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 Stephen P. Edlich  (1944 - 1989)

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Lived/Active: New York / England      Known for: collage, abstract imagery painting, constructivist, bronze relief sculpture

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Ad Code: 3
Stephen Edlich
from Auction House Records.
Untitled 112
Artwork images are copyright of the artist or assignee
Biography from Spanierman Gallery:
An artist who worked in the post-cubist and constructivist traditions, Stephen P. Edlich gained a considerable amount of acclaim in the 1970s and 1980s for his collages, sculpture, and paintings. His promising career was cut short due to his untimely death at age 45 in 1989.

Edlich was born in New York City. He received his undergraduate degree with a major in fine arts studies from New York University in 1967. During his college years, he traveled to London, where he met the art dealer Victor Waddington and created his first white on white collage. In that same year, he attended a major exhibition of the work of Ben Nicholson, which would be influential source in his art. Edlich returned to England in 1967, where he met Barbara Hepworth and Patrick Heron in London and traveled to St. Ives, Cornwall, long a favorite artists' haunt. Edlich began creating acrylic reliefs in 1967. In the following year, he began a master of arts program in sociology at the New School for Social Research in New York, but continued his art career, completing a series of bronze reliefs at Columbian Art Metal Works, New Jersey.

Edlich had first solo exhibition in 1969, consisting of a group of sculptures shown at Waddington Galleries in Montreal. In 1970, an exhibition of Edlich's sculptures was held at Albert Landry Galleries in New York. From 1970 to 1972, Edlich worked as an apprentice for a serigraphic printing firm. He served as adjunct instructor in the Fine Arts Department of the New York Institute of Technology, Old Westbury, New York, in 1974-75. In 1975, he was invited to participate in an exhibition at Gruenebaum Gallery entitled Constructivism is Alive , which brought attention to his art. This was followed by Stephen Edlich: The Chord Suite—Recent Work , a solo show of Edlich's paintings at the gallery that received a commendatory review in the New York Times from John Russell, who called the art on view “just about as good as it could be.” Russell noted echoes in Edlich's work from the art of the recent past, such as that of Mondrian and Nicholson, while recognizing Edlich's exploration in his art of a painting as a constructed object, as seen in Edlich's use of “different kinds of sacking and a length of jute rope.” 1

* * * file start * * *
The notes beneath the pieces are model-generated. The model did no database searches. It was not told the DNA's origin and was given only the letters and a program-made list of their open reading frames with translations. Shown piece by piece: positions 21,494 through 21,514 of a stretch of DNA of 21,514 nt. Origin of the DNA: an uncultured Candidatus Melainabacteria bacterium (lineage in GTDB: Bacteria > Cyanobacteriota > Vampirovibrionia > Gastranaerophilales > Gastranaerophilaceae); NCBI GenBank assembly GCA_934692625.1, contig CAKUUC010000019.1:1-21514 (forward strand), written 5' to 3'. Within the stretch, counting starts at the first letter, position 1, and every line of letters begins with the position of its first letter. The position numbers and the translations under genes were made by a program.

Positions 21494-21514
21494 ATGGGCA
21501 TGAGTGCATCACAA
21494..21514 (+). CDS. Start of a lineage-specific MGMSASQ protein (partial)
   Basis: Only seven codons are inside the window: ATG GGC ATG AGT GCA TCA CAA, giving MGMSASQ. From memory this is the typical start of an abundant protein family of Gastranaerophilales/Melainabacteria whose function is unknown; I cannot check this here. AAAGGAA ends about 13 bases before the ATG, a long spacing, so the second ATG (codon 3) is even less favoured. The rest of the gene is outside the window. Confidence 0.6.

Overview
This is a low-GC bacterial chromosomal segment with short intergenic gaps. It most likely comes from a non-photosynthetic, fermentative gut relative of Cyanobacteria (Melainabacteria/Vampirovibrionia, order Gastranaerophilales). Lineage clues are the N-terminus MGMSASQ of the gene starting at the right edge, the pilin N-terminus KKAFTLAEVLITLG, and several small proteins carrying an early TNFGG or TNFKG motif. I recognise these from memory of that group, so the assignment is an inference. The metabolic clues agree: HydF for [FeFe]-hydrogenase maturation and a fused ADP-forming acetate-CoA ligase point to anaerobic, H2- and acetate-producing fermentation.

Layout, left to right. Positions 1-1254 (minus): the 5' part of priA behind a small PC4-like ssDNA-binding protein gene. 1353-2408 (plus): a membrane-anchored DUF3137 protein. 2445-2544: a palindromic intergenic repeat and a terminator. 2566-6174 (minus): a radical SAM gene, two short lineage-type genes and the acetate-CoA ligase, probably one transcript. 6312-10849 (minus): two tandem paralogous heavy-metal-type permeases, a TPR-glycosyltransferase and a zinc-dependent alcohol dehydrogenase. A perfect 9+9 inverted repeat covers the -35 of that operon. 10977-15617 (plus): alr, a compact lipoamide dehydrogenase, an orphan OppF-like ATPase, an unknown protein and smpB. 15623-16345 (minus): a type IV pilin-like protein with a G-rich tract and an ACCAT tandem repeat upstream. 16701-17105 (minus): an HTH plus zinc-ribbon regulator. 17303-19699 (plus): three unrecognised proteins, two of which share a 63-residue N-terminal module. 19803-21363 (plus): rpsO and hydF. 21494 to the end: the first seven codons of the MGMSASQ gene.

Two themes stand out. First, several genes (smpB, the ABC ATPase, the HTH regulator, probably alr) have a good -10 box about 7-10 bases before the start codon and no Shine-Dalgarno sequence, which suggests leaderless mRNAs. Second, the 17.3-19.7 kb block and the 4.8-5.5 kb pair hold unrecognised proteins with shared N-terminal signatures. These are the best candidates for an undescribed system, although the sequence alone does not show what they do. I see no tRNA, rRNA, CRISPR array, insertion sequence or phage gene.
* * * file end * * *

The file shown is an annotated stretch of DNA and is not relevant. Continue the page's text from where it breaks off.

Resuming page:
In 1977, Edlich moved to Marlborough Gallery, where he had exhibitions in 1978, 1981, 1983, and 1985. His work belongs to the Art Institute of Chicago; the Brooklyn Museum; the Carnegie Institute, Pittsburgh; the Cleveland Museum of Art; the Dallas Museum of Art; the Fine Arts Museums of San Francisco; the Fred Jones Jr. Museum of Art, Norman, Oklahoma; the Lowe Art Museum, Coral Gables, Florida; the Museum of Fine Arts, Houston; the Neuberger Museum of Art, Purchase, New York; the Philadelphia Museum of Art; the Solomon R. Guggenheim Museum, New York; and the University of Michigan Museum of Art, Ann Arbor.

LNP
1. John Russell, “Art: Edlich Show Echoes Past,” New York Times , November 8, 1975, 8.

© The essay herein is the property of Spanierman Gallery, LLC and is copyrighted by Spanierman Gallery, LLC, and may not be reproduced in whole or in part without written permission from Spanierman Gallery, LLC, nor shown or communicated to anyone without due credit being given to Spanierman Gallery, LLC.


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